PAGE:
Knowing God: Debating Classical Theism with Jeff Meyers and Peter Leithart

I’ve been enjoying a stimulating engagement with the classical theist understanding of God in conversation and dispute with Peter Leithart and Jeff Meyers at Church of the Redeemer in Monroe, Louisiana. You can listen in here. You can get a flavour of some of our disagreements, shared commitments, and differing concerns in the first question and answer session from this morning.

About Alastair Roberts

Alastair Roberts (PhD, Durham University) writes in the areas of biblical theology and ethics, but frequently trespasses beyond these bounds. He participates in the weekly Mere Fidelity podcast, blogs at Alastair’s Adversaria, and tweets at @zugzwanged.
This entry was posted in Christology, Church History, Controversies, Doctrine of God, Revelation, Scripture, The Triune God, Theological, Theopolis, Video. Bookmark the permalink.

5 Responses to Knowing God: Debating Classical Theism with Jeff Meyers and Peter Leithart

  1. Geoff Smith says:

    Your comments made sense. I think the opposition to classical theism comes from the assumption that the metaphysics replaces the biblical picture of God rather than clarifies which elements of the Biblical picture of God are more literal and which are more analogical. “I am not a man that I should change” fits the metaphysical picture of a first cause, whereas “the Lord regretted that he made man” doesn’t, but it communicates a truth about God that is very significant, namely, that God cares about man’s moral rectitude and relationship to nature. Anyway, I appreciated the discussion.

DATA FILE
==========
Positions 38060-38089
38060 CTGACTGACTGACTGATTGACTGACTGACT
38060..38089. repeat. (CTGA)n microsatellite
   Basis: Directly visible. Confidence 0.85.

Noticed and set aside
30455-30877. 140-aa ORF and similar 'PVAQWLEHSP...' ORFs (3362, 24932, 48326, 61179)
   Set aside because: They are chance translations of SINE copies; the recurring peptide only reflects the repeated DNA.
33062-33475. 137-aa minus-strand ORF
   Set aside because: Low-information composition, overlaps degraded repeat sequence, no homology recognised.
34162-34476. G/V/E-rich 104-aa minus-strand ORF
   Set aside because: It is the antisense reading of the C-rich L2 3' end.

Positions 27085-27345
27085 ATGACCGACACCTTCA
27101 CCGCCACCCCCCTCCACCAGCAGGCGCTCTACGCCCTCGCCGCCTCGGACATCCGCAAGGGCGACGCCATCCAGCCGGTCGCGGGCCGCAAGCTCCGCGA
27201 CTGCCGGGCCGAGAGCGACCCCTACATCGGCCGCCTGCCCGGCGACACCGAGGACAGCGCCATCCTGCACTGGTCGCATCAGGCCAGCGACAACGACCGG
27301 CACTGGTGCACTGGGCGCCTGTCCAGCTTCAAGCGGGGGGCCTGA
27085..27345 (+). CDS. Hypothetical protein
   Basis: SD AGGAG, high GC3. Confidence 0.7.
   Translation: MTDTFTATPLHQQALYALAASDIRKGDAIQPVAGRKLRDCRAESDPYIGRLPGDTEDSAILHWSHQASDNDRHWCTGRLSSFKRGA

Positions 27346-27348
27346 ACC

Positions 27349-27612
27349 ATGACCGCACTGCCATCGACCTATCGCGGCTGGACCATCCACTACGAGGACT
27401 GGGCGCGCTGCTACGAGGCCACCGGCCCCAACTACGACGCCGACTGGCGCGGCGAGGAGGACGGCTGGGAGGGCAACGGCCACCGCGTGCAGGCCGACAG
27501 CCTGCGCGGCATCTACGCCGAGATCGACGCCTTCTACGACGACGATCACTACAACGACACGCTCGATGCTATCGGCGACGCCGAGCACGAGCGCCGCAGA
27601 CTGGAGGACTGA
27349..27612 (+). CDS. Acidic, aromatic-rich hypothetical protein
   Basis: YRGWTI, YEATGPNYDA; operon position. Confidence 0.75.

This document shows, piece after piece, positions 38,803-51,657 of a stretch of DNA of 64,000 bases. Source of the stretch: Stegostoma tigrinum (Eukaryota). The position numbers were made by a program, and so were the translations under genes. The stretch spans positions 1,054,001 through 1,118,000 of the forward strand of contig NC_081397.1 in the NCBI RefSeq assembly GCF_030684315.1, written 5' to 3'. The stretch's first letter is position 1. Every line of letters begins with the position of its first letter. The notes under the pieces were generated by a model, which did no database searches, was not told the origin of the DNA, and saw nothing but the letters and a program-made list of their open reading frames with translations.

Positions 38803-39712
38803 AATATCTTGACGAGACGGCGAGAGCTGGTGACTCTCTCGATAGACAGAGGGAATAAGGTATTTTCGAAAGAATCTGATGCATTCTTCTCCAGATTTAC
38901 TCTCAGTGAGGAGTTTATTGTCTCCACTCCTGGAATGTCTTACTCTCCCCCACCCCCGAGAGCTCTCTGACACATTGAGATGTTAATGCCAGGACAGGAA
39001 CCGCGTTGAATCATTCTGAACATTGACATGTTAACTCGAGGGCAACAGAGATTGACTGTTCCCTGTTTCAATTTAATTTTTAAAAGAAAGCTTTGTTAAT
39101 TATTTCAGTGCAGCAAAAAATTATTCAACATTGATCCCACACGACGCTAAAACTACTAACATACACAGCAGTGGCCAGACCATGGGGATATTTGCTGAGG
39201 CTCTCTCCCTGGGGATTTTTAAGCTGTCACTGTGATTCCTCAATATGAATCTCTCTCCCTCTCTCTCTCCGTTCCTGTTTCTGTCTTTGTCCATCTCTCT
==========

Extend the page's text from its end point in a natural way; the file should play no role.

• Thanks, Geoff! And, yes, I think you are correct.

      • Geoff Smith says:

        In my experience, while more ancient Biblical commentaries may be “less technical” with respect to background and exegetical detail, the older commentators were almost universally more educated in metaphysics than today’s Bible scholars. It’s funny, I mostly look to modern commentaries for pieces of the ancient world or textual resonances I may have missed or some syntactical detail I was unaware of, but almost never for specific conclusions about questionable texts. For that, it’s patristics and medievals.

  2. Julian says:

    I hope this will be available on your channel afterwards. I have been wondering about precisely this issue myself. I wonder if the biblical authors would have been foreign to the metaphysics created by Classical Thiesm. The metaphysics of Classical Thiesm is much less dualistic than much of contemporary Christianity.

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